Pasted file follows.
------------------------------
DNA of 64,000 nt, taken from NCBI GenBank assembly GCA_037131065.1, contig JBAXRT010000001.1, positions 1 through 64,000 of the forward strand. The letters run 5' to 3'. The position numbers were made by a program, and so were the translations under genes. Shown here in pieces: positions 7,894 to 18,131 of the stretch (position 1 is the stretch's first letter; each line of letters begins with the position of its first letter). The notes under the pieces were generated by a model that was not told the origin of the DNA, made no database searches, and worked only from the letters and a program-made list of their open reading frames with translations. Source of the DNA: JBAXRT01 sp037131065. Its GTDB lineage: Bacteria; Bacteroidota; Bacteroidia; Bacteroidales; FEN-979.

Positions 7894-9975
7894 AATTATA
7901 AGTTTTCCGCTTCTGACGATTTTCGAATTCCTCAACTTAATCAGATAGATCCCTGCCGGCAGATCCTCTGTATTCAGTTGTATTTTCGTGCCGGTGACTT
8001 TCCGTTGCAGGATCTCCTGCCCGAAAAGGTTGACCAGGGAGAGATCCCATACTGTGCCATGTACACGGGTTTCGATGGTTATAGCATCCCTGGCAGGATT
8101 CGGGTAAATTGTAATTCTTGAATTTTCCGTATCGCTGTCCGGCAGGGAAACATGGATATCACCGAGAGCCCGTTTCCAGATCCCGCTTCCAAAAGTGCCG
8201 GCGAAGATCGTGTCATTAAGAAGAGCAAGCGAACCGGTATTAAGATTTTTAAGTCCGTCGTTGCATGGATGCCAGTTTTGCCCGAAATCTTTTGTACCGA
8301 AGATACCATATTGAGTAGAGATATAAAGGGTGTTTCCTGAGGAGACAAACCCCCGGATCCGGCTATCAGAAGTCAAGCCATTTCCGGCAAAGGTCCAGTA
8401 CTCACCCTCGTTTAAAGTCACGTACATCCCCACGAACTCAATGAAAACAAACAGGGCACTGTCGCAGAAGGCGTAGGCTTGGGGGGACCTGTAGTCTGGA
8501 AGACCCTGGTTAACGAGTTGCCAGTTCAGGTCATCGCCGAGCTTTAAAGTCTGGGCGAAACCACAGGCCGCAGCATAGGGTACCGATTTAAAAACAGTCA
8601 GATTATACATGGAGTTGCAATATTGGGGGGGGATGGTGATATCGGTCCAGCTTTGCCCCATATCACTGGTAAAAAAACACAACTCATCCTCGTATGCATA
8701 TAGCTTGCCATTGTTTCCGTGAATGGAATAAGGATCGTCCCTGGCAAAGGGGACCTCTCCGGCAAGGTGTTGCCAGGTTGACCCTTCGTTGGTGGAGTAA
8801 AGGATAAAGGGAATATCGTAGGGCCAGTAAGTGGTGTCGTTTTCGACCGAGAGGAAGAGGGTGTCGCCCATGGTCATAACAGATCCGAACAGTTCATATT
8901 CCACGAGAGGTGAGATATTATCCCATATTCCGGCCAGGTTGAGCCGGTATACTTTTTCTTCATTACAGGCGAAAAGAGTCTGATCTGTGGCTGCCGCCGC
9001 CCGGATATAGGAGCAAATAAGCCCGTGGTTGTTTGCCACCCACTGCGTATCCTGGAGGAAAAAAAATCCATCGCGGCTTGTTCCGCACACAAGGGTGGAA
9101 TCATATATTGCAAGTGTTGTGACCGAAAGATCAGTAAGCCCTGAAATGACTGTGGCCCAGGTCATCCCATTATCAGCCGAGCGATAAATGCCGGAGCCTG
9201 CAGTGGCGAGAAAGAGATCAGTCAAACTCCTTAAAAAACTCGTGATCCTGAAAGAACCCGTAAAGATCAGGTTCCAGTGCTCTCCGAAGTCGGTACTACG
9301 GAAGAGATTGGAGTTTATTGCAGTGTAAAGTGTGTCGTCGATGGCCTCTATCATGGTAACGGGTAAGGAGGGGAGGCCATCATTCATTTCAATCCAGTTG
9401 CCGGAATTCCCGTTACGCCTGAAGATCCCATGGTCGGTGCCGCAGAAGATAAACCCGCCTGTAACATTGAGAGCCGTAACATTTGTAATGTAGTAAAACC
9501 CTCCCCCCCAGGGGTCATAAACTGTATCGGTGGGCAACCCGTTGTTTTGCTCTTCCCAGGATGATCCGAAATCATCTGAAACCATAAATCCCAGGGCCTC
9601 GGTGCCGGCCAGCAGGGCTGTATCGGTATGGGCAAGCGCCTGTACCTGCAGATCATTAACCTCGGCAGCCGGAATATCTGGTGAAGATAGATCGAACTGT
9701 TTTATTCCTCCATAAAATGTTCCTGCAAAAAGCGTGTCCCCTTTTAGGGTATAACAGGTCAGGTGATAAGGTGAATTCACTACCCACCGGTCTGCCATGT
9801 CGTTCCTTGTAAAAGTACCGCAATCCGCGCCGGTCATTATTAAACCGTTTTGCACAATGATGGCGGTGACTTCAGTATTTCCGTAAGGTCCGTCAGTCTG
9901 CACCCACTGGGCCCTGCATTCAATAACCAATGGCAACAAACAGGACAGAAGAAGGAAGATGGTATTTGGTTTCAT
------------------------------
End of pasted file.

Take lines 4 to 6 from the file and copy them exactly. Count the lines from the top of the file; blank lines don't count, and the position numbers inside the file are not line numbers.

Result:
7901 AGTTTTCCGCTTCTGACGATTTTCGAATTCCTCAACTTAATCAGATAGATCCCTGCCGGCAGATCCTCTGTATTCAGTTGTATTTTCGTGCCGGTGACTT
8001 TCCGTTGCAGGATCTCCTGCCCGAAAAGGTTGACCAGGGAGAGATCCCATACTGTGCCATGTACACGGGTTTCGATGGTTATAGCATCCCTGGCAGGATT
8101 CGGGTAAATTGTAATTCTTGAATTTTCCGTATCGCTGTCCGGCAGGGAAACATGGATATCACCGAGAGCCCGTTTCCAGATCCCGCTTCCAAAAGTGCCG